The prognosticators were wrong again about the nation’s economy in the second quarter, and poor policies explain the disappointment.
From April to June, real gross domestic product (GDP) grew by 6.5% at an annualized rate—about one-fourth slower than the 8.4% some expected. In normal times, a 6.5% growth rate would be phenomenal, but these aren’t normal times.
While many economic writers and commentators are only talking about the disappointing headline number of 6.5%, the devil is in the details.
The Keynesian accounting of GDP is composed of consumption, investment, government spending, and net exports. In the second quarter, only consumption increased.
This is alarming because every real recovery is led by increases in investment, which then increases incomes and consumption. But now investment has fallen for two straight quarters, a harbinger of economic stagnation, not recovery.
The growth in consumption is being fueled by a year’s worth of new handouts by Congress and newly printed money from the Federal Reserve (the Fed). But personal income declined in the second quarter by $1.32 trillion, wiping out more than half the gains from the first quarter. Disposable income decreased by even more, and the savings rate was cut almost in half.
People had taken much of the “stimulus” money governments issued over the last 17 months and put it into their bank accounts. Deposits at all commercial banks skyrocketed $3.3 trillion from the end of February 2020 through the first quarter of 2021. People are now beginning to spend the money they previously saved. The Fed has generously—out of thin air—created much of this money by buying Treasury securities used to finance excessive federal spending, and that’s causing inflation.
In nominal terms, the economy grew by $684.4 billion (13%) last quarter, but that nominal calculation does not account for inflation. The economy may be hundreds of billions of dollars larger, but those dollars are not worth as much as they were before; such is the power of the hidden tax of inflation. The real change in GDP last quarter was only $302.5 billion (6.5%).
In other words, half of the apparent growth in the economy from April through June was just inflation.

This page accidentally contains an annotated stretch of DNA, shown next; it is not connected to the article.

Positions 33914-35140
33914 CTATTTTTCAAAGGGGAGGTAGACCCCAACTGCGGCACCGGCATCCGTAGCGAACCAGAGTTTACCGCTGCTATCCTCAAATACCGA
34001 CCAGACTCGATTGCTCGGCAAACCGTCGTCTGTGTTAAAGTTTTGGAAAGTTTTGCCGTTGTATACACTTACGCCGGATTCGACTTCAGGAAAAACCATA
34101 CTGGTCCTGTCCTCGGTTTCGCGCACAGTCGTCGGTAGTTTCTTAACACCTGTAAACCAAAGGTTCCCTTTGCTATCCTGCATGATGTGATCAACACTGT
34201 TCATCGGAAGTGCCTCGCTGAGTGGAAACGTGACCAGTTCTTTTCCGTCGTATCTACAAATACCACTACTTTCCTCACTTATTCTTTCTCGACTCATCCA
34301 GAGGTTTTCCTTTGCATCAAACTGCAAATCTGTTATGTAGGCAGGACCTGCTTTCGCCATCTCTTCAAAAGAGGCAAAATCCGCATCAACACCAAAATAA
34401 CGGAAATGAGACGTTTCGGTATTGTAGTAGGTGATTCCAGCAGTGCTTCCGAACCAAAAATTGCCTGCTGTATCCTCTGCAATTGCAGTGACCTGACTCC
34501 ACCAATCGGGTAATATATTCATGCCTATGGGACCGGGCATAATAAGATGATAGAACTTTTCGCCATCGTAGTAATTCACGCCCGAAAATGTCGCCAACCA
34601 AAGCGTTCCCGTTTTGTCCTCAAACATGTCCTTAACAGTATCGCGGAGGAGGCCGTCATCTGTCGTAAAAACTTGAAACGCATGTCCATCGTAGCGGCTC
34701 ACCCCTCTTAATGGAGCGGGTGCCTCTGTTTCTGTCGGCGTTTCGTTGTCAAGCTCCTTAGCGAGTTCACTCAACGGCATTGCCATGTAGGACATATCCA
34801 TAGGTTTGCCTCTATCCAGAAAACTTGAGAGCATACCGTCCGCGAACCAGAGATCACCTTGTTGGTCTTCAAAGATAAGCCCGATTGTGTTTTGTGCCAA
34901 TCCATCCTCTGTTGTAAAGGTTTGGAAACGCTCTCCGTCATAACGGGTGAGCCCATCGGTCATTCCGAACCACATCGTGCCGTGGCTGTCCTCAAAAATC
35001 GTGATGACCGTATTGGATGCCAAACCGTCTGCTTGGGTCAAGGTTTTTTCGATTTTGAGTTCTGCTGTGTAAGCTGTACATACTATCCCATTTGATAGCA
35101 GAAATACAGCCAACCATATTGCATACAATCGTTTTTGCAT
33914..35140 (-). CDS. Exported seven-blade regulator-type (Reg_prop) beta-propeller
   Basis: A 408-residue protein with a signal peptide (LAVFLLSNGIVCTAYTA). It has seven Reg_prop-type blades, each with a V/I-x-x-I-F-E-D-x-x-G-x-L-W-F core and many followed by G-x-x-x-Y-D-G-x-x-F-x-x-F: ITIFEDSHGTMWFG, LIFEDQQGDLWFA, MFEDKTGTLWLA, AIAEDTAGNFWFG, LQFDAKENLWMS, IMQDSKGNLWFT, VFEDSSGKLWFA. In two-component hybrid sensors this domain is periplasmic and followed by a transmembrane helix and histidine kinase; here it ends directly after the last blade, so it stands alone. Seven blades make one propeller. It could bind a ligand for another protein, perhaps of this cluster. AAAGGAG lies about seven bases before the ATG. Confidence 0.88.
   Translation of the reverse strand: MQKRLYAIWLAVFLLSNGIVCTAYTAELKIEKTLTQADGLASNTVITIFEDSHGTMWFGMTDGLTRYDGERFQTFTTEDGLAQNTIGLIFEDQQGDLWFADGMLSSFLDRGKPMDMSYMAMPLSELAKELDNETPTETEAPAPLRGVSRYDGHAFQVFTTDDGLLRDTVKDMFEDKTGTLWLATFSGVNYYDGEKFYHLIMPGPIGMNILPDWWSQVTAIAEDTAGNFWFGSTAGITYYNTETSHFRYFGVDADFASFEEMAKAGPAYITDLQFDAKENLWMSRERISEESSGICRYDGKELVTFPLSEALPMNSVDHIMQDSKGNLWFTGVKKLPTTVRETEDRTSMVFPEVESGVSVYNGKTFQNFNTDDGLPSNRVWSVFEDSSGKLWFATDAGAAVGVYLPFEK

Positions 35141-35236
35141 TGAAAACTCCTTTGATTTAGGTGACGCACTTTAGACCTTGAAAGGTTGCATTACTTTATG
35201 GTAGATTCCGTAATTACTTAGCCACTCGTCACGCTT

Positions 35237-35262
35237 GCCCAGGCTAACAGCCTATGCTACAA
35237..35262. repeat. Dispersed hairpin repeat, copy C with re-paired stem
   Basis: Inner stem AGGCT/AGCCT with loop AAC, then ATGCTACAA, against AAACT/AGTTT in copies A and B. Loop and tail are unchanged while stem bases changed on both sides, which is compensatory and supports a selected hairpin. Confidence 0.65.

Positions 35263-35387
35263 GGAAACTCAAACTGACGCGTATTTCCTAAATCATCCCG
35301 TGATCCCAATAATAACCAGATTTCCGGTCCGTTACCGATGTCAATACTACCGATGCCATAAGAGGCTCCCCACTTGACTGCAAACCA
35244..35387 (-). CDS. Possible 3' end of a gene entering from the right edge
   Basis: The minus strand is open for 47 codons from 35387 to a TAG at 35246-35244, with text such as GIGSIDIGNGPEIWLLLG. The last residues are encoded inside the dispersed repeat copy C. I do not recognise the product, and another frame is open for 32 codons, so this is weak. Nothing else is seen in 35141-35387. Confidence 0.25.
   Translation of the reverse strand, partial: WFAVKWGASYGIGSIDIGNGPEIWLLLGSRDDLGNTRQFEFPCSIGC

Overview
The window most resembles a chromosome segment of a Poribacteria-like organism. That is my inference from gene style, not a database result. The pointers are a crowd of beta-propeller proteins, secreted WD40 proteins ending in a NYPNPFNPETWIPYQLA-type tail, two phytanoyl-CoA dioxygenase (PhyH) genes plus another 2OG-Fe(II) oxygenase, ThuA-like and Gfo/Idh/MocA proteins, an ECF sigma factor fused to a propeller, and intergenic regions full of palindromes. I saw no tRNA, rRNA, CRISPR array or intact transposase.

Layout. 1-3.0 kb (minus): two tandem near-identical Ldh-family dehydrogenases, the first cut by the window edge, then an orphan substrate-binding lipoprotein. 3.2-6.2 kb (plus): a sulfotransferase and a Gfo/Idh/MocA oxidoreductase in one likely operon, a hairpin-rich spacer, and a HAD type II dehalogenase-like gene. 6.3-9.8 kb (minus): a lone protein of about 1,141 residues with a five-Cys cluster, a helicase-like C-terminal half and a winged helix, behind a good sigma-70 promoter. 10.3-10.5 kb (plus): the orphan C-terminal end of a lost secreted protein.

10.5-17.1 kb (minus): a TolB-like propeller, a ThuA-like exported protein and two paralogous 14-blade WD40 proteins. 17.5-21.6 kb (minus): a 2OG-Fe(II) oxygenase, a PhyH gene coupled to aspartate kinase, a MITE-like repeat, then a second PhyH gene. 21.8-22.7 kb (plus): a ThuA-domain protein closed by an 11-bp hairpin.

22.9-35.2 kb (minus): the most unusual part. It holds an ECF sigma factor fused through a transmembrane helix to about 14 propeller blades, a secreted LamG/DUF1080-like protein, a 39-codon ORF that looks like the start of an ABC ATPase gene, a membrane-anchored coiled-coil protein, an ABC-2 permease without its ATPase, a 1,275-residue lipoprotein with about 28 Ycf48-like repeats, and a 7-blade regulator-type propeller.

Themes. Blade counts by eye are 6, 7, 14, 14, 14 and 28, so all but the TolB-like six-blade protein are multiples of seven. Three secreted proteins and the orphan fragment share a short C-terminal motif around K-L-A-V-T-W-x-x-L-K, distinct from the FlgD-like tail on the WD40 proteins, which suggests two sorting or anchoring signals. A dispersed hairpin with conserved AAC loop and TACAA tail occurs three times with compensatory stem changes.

Comparing nominal and real changes in GDP from before the pandemic further highlights this disparity. From the fourth quarter of 2019 through the second quarter of 2021, nominal GDP grew by 4.7% while real GDP grew a mere 0.8%.
The general level of prices, as measured by the consumer price index (CPI), has risen every month since May 2020, and the annual change in the CPI has accelerated every month this year. The Fed has signaled that it will continue its policy of bond purchases to keep a low target for interest rates, so inflation will continue.
Inflation causes significant disruptions to the economy, slowing growth, and making people worse off. These disruptions are exacerbated when the market needs a dose of deflation to correct for inflated prices. But inflation is not the only anchor currently holding the economy down.
Excessive federal spending is crowding out private sector activity and raising the specter of higher tax rates in the future. With the national debt over $28 trillion, Congress is now considering another $6 trillion in new spending over 10 years, most of which—if not all—will add to the currently expected deficits as there are few pay-fors and the ones proposed would make the economic and fiscal situation worse.
This fiscal recklessness is not inspiring confidence. Instead, monetary and fiscal malfeasance are contributing to distortions throughout the economy, increasing the likelihood of asset bubbles in real estate, stocks, and other markets.
Misguided labor policies are also disrupting markets, but some states have taken steps to undo these mistakes. States which ended the federal unemployment insurance “bonuses” are growing their employment rolls a third faster than the states which have continued the policy.
While these may appear to be Left vs. Right issues, these are not questions of politics, but policy.
The federal unemployment “bonuses” that have poisoned the labor market were initiated under a Republican president and have been continued by a Democrat president. Both the Democrats and the Republicans in Congress signed off on it and other disastrous policies. While these policies may have had good intentions, we must not judge policies by their intentions but by their results—and the results aren’t good.
The current disappointment in the nation’s economic performance will continue if these policies continue. Conversely, if these policies that keep swinging and missing are reversed, expect the economy to hit it out of the ballpark.